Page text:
A white hat, or ethical hacker, is hired by an organization to test and evaluate vulnerability and to suggest potential security improvements at both the cyber and physical levels. These are skills the club is practicing tonight.

ISP club meeting

At the first station, you hear metal scraping on metal. Two students are picking Brinks padlocks, the same you would use to lock up your bike, fence or tool shed.

“We practice physical lock-picking because once you can fake your way into a physical building, you’re one step closer to hacking the files you’re looking to exploit. Physical lock-picking stresses finding those vulnerabilities,” explains Mengel, a CNIT junior from Stevens Point.

Mengel always knew he wanted to work with computers and be able to work with his hands. “In high school, I learned that Stout has one of the few CNIT majors in the state. I instantly knew I wanted to go here,” he said.

ISP club meeting

At a second station, a student straightens a paperclip. He’s handcuffed himself to his classmate and set the key off to the side. He inserts the paperclip into the keyway. Can he pick the lock, or will they be cuffed together for the rest of the meeting?

“This is layer one, the physical protection of a building,” he said. “Physical security is important. Keeping doors locked is such a simple thing to do, but sometimes we forget. Or we may think we’re being polite by letting someone into a building who says they forgot their key. Maybe it’s a trick, and they’re looking for an easy way into a building. It’s the same as leaving your computer open. Your valuables, either physical or digital, are left vulnerable.”

ISP club meeting

He twists the paperclip and – clink – the ratchets on his cuff release and his wrist is free. Now to uncuff his classmate.

“We’re understanding how to better protect people,” said Nicholson, ISP vice president. “You’re not going to let someone walk into your house. It’s the same with cybersecurity – protecting your digital home. Think about a firewall as the structure of your house. If you don’t know someone’s password, it’s the same as not having the key to the front door. We’re looking to make sure passwords, networks or software can’t be used by the wrong people.”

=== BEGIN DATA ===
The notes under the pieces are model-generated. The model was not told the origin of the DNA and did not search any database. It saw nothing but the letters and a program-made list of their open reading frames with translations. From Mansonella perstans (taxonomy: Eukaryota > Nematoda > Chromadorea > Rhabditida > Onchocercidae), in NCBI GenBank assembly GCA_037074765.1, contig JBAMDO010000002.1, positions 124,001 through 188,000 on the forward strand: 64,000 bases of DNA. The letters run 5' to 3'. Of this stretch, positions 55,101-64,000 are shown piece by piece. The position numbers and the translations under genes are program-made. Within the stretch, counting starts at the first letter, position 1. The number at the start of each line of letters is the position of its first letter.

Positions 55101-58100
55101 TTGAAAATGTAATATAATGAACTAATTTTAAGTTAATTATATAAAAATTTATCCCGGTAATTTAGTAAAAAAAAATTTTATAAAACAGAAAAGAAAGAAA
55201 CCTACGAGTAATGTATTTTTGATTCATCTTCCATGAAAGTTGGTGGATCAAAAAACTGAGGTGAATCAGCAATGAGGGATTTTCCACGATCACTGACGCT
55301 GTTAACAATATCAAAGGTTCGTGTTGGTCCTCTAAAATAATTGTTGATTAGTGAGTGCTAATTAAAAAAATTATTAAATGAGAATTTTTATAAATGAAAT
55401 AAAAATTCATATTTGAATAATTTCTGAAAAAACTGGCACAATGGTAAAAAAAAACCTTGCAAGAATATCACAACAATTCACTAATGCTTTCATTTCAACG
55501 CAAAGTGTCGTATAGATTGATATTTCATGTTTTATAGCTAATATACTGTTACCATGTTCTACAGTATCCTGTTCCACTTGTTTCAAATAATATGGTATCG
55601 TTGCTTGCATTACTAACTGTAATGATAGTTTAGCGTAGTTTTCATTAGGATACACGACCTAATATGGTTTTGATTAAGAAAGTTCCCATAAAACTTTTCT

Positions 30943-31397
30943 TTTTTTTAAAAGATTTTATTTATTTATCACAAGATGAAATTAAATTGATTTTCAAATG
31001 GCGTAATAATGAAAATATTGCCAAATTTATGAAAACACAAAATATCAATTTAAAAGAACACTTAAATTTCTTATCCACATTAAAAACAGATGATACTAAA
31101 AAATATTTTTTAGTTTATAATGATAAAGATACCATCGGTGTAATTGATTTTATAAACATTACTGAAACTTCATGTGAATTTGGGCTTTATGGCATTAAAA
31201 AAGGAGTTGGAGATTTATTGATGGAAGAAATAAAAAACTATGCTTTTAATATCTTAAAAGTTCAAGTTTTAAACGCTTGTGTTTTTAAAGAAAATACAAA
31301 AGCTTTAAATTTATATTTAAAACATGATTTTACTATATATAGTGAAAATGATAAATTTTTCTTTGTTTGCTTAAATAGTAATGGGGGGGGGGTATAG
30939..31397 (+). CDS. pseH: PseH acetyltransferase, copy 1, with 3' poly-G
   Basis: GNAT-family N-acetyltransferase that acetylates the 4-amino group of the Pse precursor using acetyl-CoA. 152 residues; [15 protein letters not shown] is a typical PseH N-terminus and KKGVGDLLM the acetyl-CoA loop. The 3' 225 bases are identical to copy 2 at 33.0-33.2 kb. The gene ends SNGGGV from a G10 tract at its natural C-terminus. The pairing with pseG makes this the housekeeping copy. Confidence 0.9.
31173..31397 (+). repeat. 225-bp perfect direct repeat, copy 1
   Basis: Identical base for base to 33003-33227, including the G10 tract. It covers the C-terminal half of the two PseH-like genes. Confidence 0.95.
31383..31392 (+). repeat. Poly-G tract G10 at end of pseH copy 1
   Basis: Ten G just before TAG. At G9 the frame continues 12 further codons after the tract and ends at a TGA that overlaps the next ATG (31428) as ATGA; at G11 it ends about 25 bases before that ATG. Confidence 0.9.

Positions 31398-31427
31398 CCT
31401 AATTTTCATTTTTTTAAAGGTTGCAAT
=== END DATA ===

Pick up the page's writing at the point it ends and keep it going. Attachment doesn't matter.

ISP club meeting

At a third station, a student connects a small black device with several antennas to his laptop. It’s a Wi-Fi Pineapple, a portable device developed as a penetration testing tool to help cybersecurity specialists identify and test vulnerabilities. 

Unfortunately, it can also be used to trick unsuspecting users into connecting to a fake public Wi-Fi network.

“A hacker will trick you to connect you to the fake network, similar to phishing,” Mengel said. “They might be out to steal your data or just to play a prank, like RickRoll. It’s a joke older than the dinosaurs. Even my dad knows RickRoll.”

With the RickRoll prank, which crept onto the Internet around 2007, a user connects to what they think is real public Wi-Fi. Instead, they’re directed to a video of Rick Astley’s song “Never Gonna’ Give You Up.”

Dominic Kavalary, ISP treasurer, a CNIT senior from New Berlin, has interned with Heartland Business Systems, in Eau Claire. He snacks on a coconut cookie as he reflects on how reading documentation and finding out how software works can help you learn to protect it.

“By finding the loopholes in a software, you can exploit features in ways unintended,” Kavalary said. “If you can learn how to break something, you can learn how to keep it from breaking. If you know there’s an issue, you can provide advanced measures to protect it.”

Mengel and Nicholson are working on just such side projects – Mengel is cracking the encryption code of an RFID scanner, or key card scanner, to learn how to exploit it in order to protect it. Nicholson is learning Kali Linux, an advanced penetration testing, research and security tool.

ISP club meeting

“Cybersecurity is a battle that keeps on going. The greatest weapon in this field is knowledge – knowledge of how to defend, learn and adapt,” Mengel said. “Encryption is ancient. We’ve been doing this forever. Think of the Caesar Cipher in Roman times or Navaho Code Talkers and Enigma in World War II. Modern encryption is crazily complex, with mathematical equations on top of equations.”

ISP club meeting

UW-Stout student cyber teams have now won four Wisconsin CCDC titles and took fourth place among 13 national teams, and No. 1 among Wisconsin teams, at the National Centers of Academic Excellence Cyber Game last spring.

UW-Stout’s 2017-22 designation as a National Center of Academic Excellence in Cybersecurity for Cyber Defense was recently renewed through the 2028 academic year by the National Security Agency. 

UW-Stout was the first four-year university in the state to receive it in 2017. Only about 4% of schools in the United States earn the designation.